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I would like to understand the specific differences in power adapters that have similar input/output spec's but have different described purposes. In other words, can I use any power supply/adapter as long as the spec's are the same?

In this case, I have a hard disk system that has a supplied adapter that I suspect is bad. I have measured the voltage and it is within spec at 12.6Vdc. I do not know how to measure the amperage output without taking it apart, but I assume it is not outputting the needed amps because the hard disk enclosure does not start. So I want to first replace the power supply. Power supply is: Input: 100-240Vac Output: 12Vdc up to 6.67A

If I order one from the manufacturer, it is $70. But there are many LED and general system power adapters on Amazon that have specs like: Input: 100-240Vac Output: 12Vdc up to 8A

for about $20. So what am I purchasing for $70 versus $20? I understand the mfr would be more for their own costs, but they're OEMing the product as well.

So am I safe in getting a 12Vdc 8A output power adapter, like LED purposed or other, or is there some specific reasons I cannot do this?

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I would advice against LED-specific supplies since they are often constant current type. Another specialized type to avoid is one for battery charging. Check eBay for a replacement supply for your particular equipment; the supply could be generic but they often put a list of compatible equipment in the description.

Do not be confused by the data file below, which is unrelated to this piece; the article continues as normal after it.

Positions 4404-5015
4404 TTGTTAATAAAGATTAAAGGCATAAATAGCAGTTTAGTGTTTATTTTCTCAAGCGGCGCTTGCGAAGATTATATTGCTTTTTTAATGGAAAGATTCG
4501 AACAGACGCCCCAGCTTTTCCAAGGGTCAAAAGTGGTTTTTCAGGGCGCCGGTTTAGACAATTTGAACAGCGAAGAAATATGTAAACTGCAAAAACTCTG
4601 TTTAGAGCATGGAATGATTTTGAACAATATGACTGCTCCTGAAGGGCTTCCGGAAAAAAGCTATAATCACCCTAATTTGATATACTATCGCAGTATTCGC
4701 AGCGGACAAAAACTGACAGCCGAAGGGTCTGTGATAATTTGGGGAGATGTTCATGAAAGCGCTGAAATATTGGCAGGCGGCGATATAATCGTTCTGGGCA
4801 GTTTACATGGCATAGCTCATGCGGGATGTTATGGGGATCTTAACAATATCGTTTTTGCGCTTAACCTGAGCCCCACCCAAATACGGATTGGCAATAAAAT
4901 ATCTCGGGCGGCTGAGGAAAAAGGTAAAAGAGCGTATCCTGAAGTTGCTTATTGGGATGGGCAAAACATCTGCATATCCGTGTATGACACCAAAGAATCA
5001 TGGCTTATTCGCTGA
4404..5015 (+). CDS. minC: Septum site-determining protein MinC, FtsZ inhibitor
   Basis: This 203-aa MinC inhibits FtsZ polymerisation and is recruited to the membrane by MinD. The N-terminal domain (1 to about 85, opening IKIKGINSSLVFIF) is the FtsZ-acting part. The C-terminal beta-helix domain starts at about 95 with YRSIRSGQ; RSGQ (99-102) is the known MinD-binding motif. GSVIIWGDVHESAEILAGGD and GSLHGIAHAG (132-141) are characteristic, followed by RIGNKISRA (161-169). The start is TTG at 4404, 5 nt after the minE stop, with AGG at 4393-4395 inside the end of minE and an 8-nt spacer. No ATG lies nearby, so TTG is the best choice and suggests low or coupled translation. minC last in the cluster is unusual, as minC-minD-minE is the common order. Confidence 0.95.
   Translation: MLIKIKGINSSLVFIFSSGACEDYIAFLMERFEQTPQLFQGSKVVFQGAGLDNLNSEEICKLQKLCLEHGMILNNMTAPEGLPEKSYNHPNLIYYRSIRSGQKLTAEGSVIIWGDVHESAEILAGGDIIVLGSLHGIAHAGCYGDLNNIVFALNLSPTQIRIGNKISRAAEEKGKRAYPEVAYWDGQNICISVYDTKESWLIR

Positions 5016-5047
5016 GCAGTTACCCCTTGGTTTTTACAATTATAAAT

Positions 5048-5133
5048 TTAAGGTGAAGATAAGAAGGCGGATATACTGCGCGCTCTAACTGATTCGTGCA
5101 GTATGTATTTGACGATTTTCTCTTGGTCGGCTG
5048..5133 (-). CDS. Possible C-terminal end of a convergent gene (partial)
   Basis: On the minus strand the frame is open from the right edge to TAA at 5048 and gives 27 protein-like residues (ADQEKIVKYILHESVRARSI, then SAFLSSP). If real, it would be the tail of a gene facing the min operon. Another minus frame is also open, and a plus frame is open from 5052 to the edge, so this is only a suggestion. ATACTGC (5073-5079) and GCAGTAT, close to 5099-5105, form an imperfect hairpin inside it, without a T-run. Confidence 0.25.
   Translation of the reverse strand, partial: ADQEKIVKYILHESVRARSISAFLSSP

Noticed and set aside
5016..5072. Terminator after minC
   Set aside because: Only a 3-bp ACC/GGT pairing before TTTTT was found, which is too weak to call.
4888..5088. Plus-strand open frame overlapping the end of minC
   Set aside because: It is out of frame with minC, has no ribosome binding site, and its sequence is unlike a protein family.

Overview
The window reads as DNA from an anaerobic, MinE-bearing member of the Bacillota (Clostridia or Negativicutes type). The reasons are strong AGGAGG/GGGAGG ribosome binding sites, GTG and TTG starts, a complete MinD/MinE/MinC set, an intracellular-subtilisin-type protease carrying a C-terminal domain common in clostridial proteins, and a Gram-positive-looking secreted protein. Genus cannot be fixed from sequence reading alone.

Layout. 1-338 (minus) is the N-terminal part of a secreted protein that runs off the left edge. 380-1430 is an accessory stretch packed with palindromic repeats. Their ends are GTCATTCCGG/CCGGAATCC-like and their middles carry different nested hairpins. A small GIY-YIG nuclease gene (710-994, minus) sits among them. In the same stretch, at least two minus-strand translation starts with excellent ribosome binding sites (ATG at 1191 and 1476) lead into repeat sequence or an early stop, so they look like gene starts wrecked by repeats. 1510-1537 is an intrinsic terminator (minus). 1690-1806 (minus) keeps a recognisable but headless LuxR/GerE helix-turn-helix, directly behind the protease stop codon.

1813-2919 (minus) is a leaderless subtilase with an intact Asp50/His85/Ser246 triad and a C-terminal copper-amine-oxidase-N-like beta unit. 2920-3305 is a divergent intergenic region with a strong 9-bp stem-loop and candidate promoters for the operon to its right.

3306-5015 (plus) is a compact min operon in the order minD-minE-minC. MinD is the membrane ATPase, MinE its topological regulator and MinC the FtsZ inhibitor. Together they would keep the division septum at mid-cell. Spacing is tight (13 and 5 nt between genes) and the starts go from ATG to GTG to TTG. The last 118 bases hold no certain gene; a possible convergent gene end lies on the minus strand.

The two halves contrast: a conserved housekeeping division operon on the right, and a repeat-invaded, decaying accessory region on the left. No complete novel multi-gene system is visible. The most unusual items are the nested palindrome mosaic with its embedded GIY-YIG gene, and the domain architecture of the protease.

The price is not very good indicator these days. Granted, for $70 you'll get a supply that is much less likely to give you grief. On the other hand, if you buy 3x$20 supplies from different places, two of them will be the same quality as the $70 one - and you save $10 :-).

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  • \$\begingroup\$ Thank you. I read the about constant current here, but need clarification of why that is bad for equipment like hard drives. If rated 8A, is an LED adapter constantly pushing full 8A? \$\endgroup\$ – mcheck Jan 14 '15 at 14:57
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Ac adapters are totally swappable. Just make sure it has the correct voltage and current ratings and go for it. Also need to make sure the connector matches, or you'll have to do some soldering.

It doesn't sound like the ac adapter is necessarily bad though, if it is outputting the correct voltage. I would hook the adapter up to a large power resistor and see if you can pull some amps out of it first. Be a shame to even spend 20 bucks if the issue is elsewhere.

edit: I agree with the other answer in that you should avoid adapters with specific uses like chargers or LED drivers, these tend to have additional circuitry that controls current.

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